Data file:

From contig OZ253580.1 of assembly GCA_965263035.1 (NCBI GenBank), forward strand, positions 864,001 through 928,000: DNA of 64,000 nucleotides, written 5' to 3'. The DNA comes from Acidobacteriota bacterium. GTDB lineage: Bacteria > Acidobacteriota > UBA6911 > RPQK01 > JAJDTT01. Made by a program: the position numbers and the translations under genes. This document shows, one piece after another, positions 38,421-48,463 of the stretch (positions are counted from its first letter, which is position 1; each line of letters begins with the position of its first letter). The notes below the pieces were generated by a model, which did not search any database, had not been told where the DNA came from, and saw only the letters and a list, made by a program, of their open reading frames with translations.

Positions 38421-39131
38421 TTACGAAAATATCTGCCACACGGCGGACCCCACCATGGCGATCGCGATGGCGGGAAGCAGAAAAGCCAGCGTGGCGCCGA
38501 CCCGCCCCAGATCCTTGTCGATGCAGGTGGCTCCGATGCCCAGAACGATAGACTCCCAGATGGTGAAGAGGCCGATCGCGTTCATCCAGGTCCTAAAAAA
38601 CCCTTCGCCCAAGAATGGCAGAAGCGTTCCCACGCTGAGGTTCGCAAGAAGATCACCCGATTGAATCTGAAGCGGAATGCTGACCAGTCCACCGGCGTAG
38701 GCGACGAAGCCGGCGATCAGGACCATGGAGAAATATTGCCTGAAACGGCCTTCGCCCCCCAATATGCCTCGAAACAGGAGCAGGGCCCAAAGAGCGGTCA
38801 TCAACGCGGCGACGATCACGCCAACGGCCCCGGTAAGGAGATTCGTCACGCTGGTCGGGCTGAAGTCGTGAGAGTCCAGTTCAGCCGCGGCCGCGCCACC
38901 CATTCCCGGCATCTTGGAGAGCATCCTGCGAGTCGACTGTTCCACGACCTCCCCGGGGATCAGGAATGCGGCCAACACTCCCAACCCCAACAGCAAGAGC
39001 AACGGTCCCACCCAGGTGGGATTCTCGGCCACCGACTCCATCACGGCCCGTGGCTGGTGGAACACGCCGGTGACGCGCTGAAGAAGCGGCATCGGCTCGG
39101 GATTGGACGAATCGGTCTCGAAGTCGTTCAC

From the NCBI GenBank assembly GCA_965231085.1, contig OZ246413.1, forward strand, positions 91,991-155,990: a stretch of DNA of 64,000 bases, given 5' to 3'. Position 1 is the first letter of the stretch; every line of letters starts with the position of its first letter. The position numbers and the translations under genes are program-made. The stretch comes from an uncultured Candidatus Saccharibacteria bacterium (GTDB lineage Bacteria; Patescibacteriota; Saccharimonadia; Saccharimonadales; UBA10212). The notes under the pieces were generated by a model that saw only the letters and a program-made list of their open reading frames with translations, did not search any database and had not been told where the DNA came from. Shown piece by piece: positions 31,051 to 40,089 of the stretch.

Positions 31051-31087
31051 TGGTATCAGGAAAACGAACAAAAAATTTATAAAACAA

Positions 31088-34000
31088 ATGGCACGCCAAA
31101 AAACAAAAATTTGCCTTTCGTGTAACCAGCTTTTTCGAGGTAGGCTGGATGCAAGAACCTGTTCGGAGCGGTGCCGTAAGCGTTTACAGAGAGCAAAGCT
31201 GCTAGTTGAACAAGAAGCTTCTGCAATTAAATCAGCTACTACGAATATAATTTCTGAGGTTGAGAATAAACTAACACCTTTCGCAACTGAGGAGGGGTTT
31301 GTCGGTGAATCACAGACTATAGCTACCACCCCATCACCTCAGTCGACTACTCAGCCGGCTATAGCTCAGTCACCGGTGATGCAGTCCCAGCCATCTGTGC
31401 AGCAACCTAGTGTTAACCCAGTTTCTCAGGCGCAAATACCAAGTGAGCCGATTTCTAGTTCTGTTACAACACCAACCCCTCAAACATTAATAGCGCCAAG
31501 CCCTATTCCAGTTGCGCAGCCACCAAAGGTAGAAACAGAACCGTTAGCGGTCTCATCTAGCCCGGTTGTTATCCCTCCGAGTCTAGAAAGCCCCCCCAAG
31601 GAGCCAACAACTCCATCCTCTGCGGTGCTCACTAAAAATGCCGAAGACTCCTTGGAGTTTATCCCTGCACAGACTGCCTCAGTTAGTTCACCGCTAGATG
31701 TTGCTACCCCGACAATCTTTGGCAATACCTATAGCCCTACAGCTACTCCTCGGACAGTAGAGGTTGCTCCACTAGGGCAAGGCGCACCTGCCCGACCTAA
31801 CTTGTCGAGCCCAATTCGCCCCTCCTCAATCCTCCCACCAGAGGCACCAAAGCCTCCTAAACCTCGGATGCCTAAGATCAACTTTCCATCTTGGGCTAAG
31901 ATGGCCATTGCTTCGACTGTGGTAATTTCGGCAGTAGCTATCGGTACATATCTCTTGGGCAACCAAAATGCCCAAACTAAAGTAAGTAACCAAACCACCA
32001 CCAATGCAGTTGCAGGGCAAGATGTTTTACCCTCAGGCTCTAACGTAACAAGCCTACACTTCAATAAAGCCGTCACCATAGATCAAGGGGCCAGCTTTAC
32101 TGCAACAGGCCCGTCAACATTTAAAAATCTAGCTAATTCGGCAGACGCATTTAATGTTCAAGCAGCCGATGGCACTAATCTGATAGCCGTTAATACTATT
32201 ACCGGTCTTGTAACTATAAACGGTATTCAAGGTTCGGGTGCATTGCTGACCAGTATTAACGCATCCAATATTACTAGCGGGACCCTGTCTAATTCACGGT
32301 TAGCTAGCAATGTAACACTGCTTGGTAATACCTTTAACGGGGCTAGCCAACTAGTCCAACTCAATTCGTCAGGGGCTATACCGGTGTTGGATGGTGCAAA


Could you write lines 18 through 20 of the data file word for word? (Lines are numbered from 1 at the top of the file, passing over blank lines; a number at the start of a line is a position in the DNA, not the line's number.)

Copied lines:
31301 GTCGGTGAATCACAGACTATAGCTACCACCCCATCACCTCAGTCGACTACTCAGCCGGCTATAGCTCAGTCACCGGTGATGCAGTCCCAGCCATCTGTGC
31401 AGCAACCTAGTGTTAACCCAGTTTCTCAGGCGCAAATACCAAGTGAGCCGATTTCTAGTTCTGTTACAACACCAACCCCTCAAACATTAATAGCGCCAAG
31501 CCCTATTCCAGTTGCGCAGCCACCAAAGGTAGAAACAGAACCGTTAGCGGTCTCATCTAGCCCGGTTGTTATCCCTCCGAGTCTAGAAAGCCCCCCCAAG